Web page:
Friday, September 29, 2023  |



Best I Faced: Ossie Ocasio

Ocasio (right) scores against Ray Mercer. Photo from The Ring archive
Fighters Network

Ossie Ocasio was a cagey boxer who sandwiched a cruiserweight title reign between two spells as a fringe contender at heavyweight and he regularly tested some of the best big men during a 16-year professional career.

Ocasio was born in Santurce, which is on the outskirts of the Puerto Rican capital of San Juan, on August 12, 1955.

“My childhood was very poor; humble beginnings,” Ocasio told The Ring. “I started working at a young age to help support my family, selling fruit and avocados in the streets of Puerto Rico. When I would get hungry, I would eat half an avocado to sustain myself. This was due to the poverty on the island at that time.”

Ocasio wasn’t interested in school but was good at sports.

“In Puerto Rico there were a lot of good boxers, so my interest in boxing began to climb,” he said. “At 17, I decided to drop out of school and take up boxing.

“Although my family was aware of me taking up boxing, at a family meeting I was given the ultimatum to make it in boxing if I was going to forfeit school. This is the reason that I always took the sport so serious, to provide for my family and deliver them out of the poverty we were in.”

“Jaws” had just 14 amateur fights and decided that if he was going to fight, he needed to make money. In February 1976, Ocasio turned professional on the undercard of Muhammad Ali’s world title defense against Jean Pierre Coopman in San Juan.

He moved quickly and gained excellent experience against former world title challenger Jimmy Young, with whom he shared 20 rounds.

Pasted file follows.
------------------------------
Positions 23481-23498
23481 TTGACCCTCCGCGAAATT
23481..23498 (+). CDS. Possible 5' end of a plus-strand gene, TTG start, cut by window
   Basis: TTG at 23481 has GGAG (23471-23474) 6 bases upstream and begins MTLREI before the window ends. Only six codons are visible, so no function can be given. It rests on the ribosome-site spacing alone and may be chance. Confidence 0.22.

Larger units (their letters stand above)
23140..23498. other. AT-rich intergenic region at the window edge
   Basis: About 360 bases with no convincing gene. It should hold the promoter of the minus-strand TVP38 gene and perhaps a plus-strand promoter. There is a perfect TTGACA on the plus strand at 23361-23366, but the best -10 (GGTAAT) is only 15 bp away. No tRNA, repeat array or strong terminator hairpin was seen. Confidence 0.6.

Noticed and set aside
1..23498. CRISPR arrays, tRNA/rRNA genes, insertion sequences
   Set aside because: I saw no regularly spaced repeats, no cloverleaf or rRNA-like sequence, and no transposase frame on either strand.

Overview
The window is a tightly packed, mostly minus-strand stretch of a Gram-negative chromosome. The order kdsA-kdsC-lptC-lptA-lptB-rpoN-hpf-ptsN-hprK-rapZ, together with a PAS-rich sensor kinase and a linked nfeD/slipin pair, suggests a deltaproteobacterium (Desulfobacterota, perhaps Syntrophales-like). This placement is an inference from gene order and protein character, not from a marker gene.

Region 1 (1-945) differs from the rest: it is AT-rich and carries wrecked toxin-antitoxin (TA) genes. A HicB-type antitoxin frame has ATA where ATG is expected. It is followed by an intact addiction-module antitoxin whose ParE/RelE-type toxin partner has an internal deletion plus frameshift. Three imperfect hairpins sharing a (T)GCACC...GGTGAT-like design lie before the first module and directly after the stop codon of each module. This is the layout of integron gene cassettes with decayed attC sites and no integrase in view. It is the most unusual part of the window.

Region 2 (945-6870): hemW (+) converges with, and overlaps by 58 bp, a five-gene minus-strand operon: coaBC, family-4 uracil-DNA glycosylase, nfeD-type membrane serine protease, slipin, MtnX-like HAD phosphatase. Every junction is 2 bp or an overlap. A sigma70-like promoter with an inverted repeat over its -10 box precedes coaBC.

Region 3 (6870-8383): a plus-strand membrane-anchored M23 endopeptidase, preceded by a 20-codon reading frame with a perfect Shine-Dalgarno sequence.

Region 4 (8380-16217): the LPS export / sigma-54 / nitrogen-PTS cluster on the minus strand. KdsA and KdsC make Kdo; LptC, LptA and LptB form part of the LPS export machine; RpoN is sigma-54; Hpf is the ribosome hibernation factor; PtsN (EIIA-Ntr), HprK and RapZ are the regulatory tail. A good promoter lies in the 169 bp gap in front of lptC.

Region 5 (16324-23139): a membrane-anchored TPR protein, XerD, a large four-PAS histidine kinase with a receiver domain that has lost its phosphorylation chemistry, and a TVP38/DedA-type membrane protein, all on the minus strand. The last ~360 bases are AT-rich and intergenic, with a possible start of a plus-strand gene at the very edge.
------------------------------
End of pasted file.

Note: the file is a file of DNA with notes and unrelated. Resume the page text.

“I beat Jimmy Young twice and Young beat George Foreman and lost a controversial decision against Muhammad Ali,” Ocasio said. “And all those that had seen the [Ali] fight knew that Young had won.”

Those wins helped land him a shot at then-WBC heavyweight titleholder, Larry Holmes in March 1979.

“Holmes broke my jaw in the first round,” recalled Ocasio. “And I still continued on [for] seven rounds until Holmes stopped me.”

Holmes (right) was too much for Ocasio. Photo from The Ring archive

After one comeback win, Ocasio twice faced rising star Michael Dokes.

“The first fight I lost against Dokes due to a controversial decision,” he said. “The world knew I easily beat him.

“The second fight was a mistake on my part due to prideful behavior and not taking the fight serious. That caused me to be stopped by Dokes in the first round and that should have never happened.”

After getting knocked out by John L. Gardner in England, the Puerto Rican battler decided he needed a change.

“After these fights, I realized with good nutrition that I could make it in the [newly formed] cruiserweight division,” Ocasio explained. “So I ended up fighting in South Africa for the [inaugural] WBA world title against Robbie Williams. I beat him by unanimous decision.

“This meant everything to me. To be able to represent my island and its flag, raising it high and bringing hope to my people. To go fight in his country, in his house, and to come from so far; a poor kid from Puerto Rico, proving to my family and the world what I had promised so long ago.”

Ocasio made three defenses of his title, including a homecoming triumph over the John Odhiambho, before losing the title back in South Africa to the unbeaten Piet Crous in December 1984. He fought four times in South Africa during the height of apartheid but never felt the tension of that era.

“The political situation of apartheid in South Africa never affected me directly,” Ocasio explained. “Being an athlete, I was privileged to receive nothing but respect.

“Although I was told that in Africa and England I would never be accepted because of the white and black issues, these were the two places that showed me the most love.”

Although Ocasio edged past Dwight Muhammad Qawi, it was in highly controversial fashion. And next up was the brilliant unified cruiserweight titleholder Evander Holyfield who stopped him in 11 rounds.